Since its enactment, TRIA has ensured the availability of affordable terrorism risk insurance in the marketplace.

TRIREA will include provisions to:

* Extend TRIA for 15 years with current co-payments and deductibles for conventional terrorism acts;

* expand TRIA's "make available" requirement to include NBC coverage;

* change TRIA's definition of terrorism to include acts of domestic terrorism;

* set the program trigger at $50 million;

* add group life insurance to the lines of insurance for which terrorism coverage must be made available;

* decrease deductibles for terrorist attacks over $1 billion and decrease the trigger after such events; and

* continue to require studies of the development of a private market for terrorism risk insurance.


With the first anniversary of compliance passing recently, and the Internal Revenue Service committing to regulatory assessments of AML program effectiveness on behalf of the Treasury Department, results from London-based Ernst & Young's "Anti-Money Laundering Survey for the U.S.-Based Life Insurance Industry" suggest that insurers have made great strides but still face hurdles before fully implementing all of the required elements.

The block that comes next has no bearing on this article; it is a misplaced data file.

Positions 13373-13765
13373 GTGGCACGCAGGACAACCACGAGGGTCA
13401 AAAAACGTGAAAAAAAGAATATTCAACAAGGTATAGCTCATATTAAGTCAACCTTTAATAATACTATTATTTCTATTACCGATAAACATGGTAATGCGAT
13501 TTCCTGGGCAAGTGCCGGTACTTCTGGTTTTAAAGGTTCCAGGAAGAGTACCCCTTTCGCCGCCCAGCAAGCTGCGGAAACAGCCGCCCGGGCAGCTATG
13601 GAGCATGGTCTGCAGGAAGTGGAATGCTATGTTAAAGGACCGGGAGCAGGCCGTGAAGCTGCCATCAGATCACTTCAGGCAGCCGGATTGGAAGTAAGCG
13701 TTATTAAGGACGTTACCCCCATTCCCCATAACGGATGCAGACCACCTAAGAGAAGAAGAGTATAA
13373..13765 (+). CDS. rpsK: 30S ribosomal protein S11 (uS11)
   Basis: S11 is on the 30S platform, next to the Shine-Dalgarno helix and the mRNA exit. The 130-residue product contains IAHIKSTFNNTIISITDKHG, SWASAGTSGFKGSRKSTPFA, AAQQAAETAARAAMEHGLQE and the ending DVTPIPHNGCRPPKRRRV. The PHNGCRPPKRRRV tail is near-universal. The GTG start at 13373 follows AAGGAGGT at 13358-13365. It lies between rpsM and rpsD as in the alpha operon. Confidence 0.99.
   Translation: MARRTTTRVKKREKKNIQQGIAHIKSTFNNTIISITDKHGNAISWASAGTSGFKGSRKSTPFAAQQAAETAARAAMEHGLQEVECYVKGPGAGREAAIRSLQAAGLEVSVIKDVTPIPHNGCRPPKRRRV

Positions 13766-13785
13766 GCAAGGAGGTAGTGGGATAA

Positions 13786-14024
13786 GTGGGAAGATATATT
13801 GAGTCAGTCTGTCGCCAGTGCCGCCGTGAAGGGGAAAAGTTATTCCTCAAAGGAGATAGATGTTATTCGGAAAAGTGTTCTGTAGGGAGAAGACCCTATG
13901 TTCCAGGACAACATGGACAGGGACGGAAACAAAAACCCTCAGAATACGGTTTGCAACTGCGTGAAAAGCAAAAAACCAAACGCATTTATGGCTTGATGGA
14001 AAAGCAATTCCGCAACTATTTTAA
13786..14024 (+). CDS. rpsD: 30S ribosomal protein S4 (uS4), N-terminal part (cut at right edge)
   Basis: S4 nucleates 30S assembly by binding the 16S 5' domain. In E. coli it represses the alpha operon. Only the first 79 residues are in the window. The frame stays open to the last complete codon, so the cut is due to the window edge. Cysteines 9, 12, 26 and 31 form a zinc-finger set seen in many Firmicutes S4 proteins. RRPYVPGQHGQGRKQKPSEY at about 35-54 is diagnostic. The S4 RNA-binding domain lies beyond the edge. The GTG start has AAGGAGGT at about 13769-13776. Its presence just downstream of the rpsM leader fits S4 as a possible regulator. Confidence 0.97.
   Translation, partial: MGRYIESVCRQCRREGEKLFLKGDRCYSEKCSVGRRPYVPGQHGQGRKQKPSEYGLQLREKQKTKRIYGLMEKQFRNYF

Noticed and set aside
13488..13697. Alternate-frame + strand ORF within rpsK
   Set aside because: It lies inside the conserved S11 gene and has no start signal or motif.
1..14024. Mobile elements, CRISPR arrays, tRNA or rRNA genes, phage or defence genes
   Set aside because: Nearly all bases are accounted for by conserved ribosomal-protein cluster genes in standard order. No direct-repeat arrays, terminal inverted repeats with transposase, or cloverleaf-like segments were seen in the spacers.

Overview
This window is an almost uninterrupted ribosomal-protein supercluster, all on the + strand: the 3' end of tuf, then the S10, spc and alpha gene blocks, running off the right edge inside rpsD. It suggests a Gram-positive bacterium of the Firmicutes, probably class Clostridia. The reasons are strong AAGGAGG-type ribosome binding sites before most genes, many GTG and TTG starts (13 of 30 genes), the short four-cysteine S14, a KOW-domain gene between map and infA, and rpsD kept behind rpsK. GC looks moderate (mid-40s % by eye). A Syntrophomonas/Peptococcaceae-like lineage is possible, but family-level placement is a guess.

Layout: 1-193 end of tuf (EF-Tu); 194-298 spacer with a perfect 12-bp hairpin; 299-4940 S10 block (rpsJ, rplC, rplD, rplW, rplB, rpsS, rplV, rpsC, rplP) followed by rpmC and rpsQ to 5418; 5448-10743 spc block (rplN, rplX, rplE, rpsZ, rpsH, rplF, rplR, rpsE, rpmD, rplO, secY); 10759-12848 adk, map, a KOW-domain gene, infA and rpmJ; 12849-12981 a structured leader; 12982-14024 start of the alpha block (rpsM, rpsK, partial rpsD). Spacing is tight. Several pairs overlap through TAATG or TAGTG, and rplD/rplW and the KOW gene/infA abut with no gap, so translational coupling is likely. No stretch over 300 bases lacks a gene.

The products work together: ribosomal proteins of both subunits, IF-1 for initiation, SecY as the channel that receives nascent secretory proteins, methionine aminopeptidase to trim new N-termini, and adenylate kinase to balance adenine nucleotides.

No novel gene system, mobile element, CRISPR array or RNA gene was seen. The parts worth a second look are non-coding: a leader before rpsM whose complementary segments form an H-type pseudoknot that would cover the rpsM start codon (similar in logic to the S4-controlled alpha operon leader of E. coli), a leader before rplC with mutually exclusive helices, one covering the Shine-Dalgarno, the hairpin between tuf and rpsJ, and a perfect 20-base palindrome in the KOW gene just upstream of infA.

The survey offers insight into the current state and future plans of insurers with respect to meeting the Department of Treasury's anti-money laundering (AML) regulations that took effect in May 2006.The survey includes feedback from 16 U.S.-based life and annuity insurance companies.


The move toward Solvency II, the risk-based solvency regime in Europe, is one of the key issues attendees learned about at the spring meeting for the Casualty Actuarial Society (CAS), based in Arlington, Va.

Arne Sandström, chief actuary, Sveriges Försäkringsförbund/ Swedish Insurance Federation, provided an overview of the current solvency system in Europe and highlighted major components of the Solvency II program.

"In the beginning of this decade, there were many systems introduced and proposed in Europe, including in Denmark, the Netherlands, the Swiss Solvency Test in Switzerland and in the U.K.," he said. "All of these systems have influenced the Solvency II project."

According to Sandström, risk management is one of the key pieces in the new system. "The managers and the board have to take an active part in the whole process," Sandström says.

The actuarial function also is part of the solvency system and focused on expressing an opinion on items such as underwriting policy and risk management and the calculation of technical provisions.